UK

Covid-19: Transmission via semen ‘cannot be ruled out’, says expert

Coronavirus transmission through semen cannot be completely ruled out, a top fertility expert has warned.

Professor Allan Pacey, an andrologist at the University of Sheffield, said there was ‘currently little evidence’ of the virus being passed on via the bodily fluid. 

But the theory can’t be discarded because research on the topic is extremely limited, according to the former chairman of the British Fertility Society.

There has been some analysis which ‘suggests Covid might be present in the testicles’, which makes transmission via semen possible, he said.

Professor Pacey claims to have reviewed the 14 best scientific papers on Covid-19 and male fertility published so far.

Only four of the studies involved a control group – critical in robust and unbiased research – and which in total only covered a small sample of men, less than 300.

Professor Pacey told the virtual Progress Educational Trust conference on fertility, genomics and Covid-19 today: ‘There is little current evidence that Sars-Cov-2 [the virus that causes Covid-19] is transmitted in semen.

‘But I don’t think I can completely rule it out, so we still need to carry on with further studies.’

Coronavirus transmission through semen cannot be completely ruled out, a top fertility expert has warned (file)

Covid-19 uses its infamous spike protein to bind to ACE2 proteins and invade human cells.

The receptor is found most commonly in the respiratory tract, but also on the heart, blood vessels, kidneys, liver – and in the testicles.

Dr Richard Viney, a consultant urological surgeon in Birmingham, told MailOnline in April: ‘The testicle is known to express the ACE2 receptor that the virus uses to access cells so this could explain why the testicles might be a target for Covid-19.’ 

Professor Pacey said he found very little evidence so far that getting coronavirus affects male fertility in the long-term.

He added: ‘I think there was a plausible reason to be concerned about fertility issues in men affected by Sars CoV-2.

COULD COVID BE TRANSMITTED VIA SEMEN? 

Researchers are still unsure whether the coronavirus can spread through semen or if the virus lives in the testicles.

Covid-19 uses the ACE2 receptor to latch onto human cells and invade them.

It is found in the nose, mouth and lungs, where the coronavirus replicates. But also on the heart, blood vessels, kidneys, liver – and the testes.

Dr Richard Viney, a consultant urological surgeon in Birmingham, told MailOnline in April: ‘The testicle is known to express the ACE2 receptor that the virus uses to access cells so this could explain why the testicles might be a target for Covid-19.’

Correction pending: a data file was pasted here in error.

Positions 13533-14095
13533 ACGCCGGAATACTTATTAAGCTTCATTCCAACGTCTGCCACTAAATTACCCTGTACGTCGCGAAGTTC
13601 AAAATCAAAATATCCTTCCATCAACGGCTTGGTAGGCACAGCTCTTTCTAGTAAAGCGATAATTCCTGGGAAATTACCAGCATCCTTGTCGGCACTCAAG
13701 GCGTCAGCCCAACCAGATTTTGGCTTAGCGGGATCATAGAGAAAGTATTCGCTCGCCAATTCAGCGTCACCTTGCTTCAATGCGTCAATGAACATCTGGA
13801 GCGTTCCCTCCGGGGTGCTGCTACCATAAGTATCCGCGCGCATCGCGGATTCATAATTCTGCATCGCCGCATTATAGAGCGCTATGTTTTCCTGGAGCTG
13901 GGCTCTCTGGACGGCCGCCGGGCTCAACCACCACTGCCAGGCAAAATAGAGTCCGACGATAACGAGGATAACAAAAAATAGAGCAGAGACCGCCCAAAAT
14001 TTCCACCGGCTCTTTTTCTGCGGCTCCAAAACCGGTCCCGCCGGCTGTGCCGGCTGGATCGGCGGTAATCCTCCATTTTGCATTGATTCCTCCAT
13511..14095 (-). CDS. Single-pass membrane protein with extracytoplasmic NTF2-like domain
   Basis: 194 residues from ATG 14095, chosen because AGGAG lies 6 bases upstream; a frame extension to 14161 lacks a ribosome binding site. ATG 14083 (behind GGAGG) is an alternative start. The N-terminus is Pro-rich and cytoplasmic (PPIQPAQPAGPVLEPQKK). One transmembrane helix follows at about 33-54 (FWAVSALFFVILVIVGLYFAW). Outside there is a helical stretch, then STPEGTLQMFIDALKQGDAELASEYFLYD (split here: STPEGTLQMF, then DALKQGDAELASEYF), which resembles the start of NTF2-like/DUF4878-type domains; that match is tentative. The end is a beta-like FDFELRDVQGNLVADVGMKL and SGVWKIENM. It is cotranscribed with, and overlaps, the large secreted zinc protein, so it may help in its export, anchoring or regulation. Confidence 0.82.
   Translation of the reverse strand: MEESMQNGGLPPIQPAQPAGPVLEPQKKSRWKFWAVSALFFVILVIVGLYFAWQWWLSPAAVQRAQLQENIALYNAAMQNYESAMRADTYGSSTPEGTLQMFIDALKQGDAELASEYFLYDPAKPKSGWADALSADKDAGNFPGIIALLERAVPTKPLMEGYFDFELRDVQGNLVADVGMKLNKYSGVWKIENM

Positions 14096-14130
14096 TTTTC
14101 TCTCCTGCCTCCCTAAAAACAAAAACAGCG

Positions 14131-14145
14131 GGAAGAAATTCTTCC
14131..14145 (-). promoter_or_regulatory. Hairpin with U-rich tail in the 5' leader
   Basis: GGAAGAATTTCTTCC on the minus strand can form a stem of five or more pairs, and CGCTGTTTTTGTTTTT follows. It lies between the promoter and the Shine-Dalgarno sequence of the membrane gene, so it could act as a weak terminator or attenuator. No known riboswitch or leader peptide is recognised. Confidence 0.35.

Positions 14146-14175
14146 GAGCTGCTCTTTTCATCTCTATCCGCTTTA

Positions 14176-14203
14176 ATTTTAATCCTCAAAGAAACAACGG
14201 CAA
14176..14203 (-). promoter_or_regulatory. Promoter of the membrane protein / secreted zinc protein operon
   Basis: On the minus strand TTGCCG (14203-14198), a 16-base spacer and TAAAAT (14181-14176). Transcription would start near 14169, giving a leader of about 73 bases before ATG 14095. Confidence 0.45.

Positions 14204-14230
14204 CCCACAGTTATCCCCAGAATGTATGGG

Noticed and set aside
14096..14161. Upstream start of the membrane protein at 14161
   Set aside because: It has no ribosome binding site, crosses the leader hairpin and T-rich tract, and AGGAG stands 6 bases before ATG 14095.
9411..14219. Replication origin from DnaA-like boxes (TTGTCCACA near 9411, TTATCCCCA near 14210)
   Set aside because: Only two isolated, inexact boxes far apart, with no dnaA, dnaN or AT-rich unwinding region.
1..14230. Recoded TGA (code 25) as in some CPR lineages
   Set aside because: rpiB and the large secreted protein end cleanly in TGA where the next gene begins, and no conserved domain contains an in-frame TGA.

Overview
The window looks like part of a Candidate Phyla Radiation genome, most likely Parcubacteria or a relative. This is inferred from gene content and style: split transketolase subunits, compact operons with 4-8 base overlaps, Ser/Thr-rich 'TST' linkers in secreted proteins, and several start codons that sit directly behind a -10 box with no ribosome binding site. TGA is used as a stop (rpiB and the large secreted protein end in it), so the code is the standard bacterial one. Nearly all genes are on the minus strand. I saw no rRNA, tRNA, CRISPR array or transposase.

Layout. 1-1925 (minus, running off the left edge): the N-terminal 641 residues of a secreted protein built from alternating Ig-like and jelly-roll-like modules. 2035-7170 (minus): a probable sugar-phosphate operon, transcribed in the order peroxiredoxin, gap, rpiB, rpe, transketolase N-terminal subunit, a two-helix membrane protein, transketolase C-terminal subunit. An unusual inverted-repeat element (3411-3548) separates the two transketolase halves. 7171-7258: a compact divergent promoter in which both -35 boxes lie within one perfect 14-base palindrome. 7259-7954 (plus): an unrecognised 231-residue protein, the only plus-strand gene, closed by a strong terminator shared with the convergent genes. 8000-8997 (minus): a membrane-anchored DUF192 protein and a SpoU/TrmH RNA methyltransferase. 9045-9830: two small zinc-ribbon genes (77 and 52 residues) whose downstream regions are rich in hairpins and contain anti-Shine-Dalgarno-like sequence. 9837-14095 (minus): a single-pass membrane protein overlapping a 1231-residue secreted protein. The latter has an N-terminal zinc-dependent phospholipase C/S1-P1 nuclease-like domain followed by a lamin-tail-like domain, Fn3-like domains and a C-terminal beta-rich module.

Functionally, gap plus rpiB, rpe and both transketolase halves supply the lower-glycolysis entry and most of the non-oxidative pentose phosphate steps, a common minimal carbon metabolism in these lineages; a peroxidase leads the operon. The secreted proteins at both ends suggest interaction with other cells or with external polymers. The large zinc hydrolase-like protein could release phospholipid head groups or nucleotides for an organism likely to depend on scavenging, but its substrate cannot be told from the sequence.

Urologists at Suzhou Affiliated Hospital of Nanjing University in China found ACE2 expression is highly expressed in the testes, and can be concentrated in several cells which are directly related to the male reproductive system.  

‘Therefore, virus might directly bind to such ACE2 positive cells and damage the kidney and testicular tissue of patients,’ the researchers wrote in their paper. 

But there is still no proof the coronavirus travels through the body and replicates in the testes.   

‘But the initial data does not really support the hypothesis that either reproductive hormones or sperm quality are affected.’

He said there was some emerging evidence that the virus lingered in the testicles without causing damage, which happens with other viruses including Ebola, Zika and dengue.  

‘The testes is an immuno-privilege site and viruses can, kind of, hang around there for quite some time without causing any clinical pathology to the individual,’ he said.

One study, which is yet to be peer-reviewed, involved a small group of men who were admitted to a hospital in China with Covid-19 and tested positive for the virus in their semen.

There have been other small studies suggesting that sperm counts of Covid-19 infected men temporarily declined after they were diagnosed with the disease.

But Professor Pacey said studies such as these have caveats and should not be seen as conclusive as they ‘looked at a remarkably small number of men’. 

Meanwhile, Ashley Moffett, emeritus professor of reproductive immunology at the University of Cambridge, who was also speaking at the conference, said that there is no evidence that pregnant women are more seriously at risk of death from Covid-19 infection.

But she added that, at the moment, it is too early to recommend Covid-19 vaccines for mothers-to-be until more data becomes available.

Professor Moffett said: ‘The vaccine trials did not include pregnant women so this will have to wait until we have that information.’

Scientists are also unsure whether testicular pain could be a rare sign of Covid. 

Through the pandemic there have been several cases of Covid-positive men with the symptom  around the world.  

One small study in China suggested it was as common as one in five. 

The most recent case study, reported last month, involved a 49-year-old man in Turkey, who sought medical advice because of swelling and pain in the left side of his groin and testicles in the summer. 

He did not have any symptoms of the coronavirus, such as a persistent cough or high temperature.   

However, doctors decided to swab him for the disease because he was in contact with someone who had later tested positive. 

Results showed he had coronavirus, therefore the doctors suspected the testicular pain was his first symptom. They said he didn’t have any other health problems that could have caused it, such as an STI. 

The tale was revealed in the medical journal Urology Case Reports by doctors at Acıbadem Mehmet Ali Aydinlar University in Istanbul, Turkey.


Source link

Related Articles

Back to top button